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Past and Present: Quake Arena Arcade Review

The verdict: If you�re a serious nostalgia buff you may see this as worth 1,200 Microsoft points, but you�re not missing much if you never got into the original game.

Towards the tail end of the 20th century into the early years of the 21st we lived in a gaming era where the Unreal Tournament model was influential in first person shooters. Shooters released around this time generally featured heavy emphasis on multiplayer while single player was scaled back to a series of fights against computer-controlled bots without any story. One of the earlier pioneers of the model that Unreal Tournament would eventually popularize was Quake III Arena, now the latest port to come to Xbox Live Arcade as Quake Arena Arcade. Eleven years hasn�t done much for Quake III Arena nor its archaic design philosophy, and hindsight gives us the perspective of why we can�t abandon single player.

The most glaring problem with Quake Arena Arcade is the aforementioned the lack of any story, narrative, or discourse. There isn�t even a setting so much as a generic cyberpunk backdrop. Battles are in brown, gritty futuristic scenarios and the only exposition we get is one-sentence blurbs that outline the NPC opponent you face in single player. Ranger has explored the Slipgates and survived unspeakable evils, Phobos is a veteran soldier who died facing demons on one of Mars� moons, and on and on.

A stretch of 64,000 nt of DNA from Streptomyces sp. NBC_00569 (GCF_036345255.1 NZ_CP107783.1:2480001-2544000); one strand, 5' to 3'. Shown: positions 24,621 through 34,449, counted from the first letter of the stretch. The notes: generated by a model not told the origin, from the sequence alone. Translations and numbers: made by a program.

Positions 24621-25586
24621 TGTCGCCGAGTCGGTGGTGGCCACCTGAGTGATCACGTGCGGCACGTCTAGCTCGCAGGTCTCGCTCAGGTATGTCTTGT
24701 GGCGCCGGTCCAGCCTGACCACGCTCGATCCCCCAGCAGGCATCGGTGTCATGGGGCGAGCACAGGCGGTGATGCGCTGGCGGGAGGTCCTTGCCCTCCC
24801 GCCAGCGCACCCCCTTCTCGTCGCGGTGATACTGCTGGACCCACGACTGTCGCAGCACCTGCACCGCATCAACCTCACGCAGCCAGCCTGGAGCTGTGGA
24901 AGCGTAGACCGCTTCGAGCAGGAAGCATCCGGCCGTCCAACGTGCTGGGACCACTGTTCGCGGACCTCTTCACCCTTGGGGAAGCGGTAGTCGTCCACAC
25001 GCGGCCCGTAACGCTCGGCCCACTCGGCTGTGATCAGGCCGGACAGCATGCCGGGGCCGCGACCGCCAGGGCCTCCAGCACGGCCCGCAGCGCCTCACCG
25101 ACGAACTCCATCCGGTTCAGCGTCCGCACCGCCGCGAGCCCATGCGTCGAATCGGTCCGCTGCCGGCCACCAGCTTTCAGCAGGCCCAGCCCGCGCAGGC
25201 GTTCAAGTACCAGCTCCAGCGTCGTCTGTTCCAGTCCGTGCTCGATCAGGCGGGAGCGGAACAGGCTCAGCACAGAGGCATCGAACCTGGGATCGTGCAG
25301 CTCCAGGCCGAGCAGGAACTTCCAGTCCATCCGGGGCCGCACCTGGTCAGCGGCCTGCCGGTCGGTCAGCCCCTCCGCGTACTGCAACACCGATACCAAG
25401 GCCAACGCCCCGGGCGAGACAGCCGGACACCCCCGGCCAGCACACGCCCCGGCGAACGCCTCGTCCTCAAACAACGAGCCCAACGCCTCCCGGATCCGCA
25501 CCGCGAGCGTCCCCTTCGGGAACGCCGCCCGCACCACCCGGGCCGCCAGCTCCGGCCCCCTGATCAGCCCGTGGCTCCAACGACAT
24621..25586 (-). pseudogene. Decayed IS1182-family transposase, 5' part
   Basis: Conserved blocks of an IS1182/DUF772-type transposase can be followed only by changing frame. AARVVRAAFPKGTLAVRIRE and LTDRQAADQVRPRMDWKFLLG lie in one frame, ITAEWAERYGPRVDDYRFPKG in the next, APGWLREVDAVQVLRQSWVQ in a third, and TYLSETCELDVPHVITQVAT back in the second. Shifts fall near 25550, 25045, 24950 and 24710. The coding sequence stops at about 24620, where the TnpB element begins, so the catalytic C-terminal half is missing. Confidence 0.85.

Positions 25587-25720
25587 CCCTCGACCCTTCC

Single player being as insubstantial as it is the only noteworthy part of Quake Arena Arcade is signing online and I can�t really vouch for the multiplayer either. The game has to compete with dozens or more games with multiplayer � everything from Gears of War 2 to Monday Night Combat looks and plays better. There�s a small crowd of players but finding a game can take several minutes, and controls are no less slippery online than they are off. At its best the multiplayer is functional and never lags or slows down but compared to more comprehensive multiplayer modes the standard menu of Deathmatch, Team Deathmatch, and Capture the Flag is starting to seem very pass�.

Quake Arena Arcade is one of the most prominent examples of a fourth generation game translating badly into our glitzy modern times. A multiplayer-focused game from 1999 simply can�t compete with the bountiful offerings on Xbox Live, especially as a straight port. I appreciate that Quake III Arena helped pioneer first person shooter multiplayer but it�s a thin framework relative to multiplayer as we know it today. If you�re a serious nostalgia buff you may see this as worth 1,200 Microsoft points, but you�re not missing much if you never got into the original game.
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About Michael Carusione of us since 11:37 AM on 09.05.2010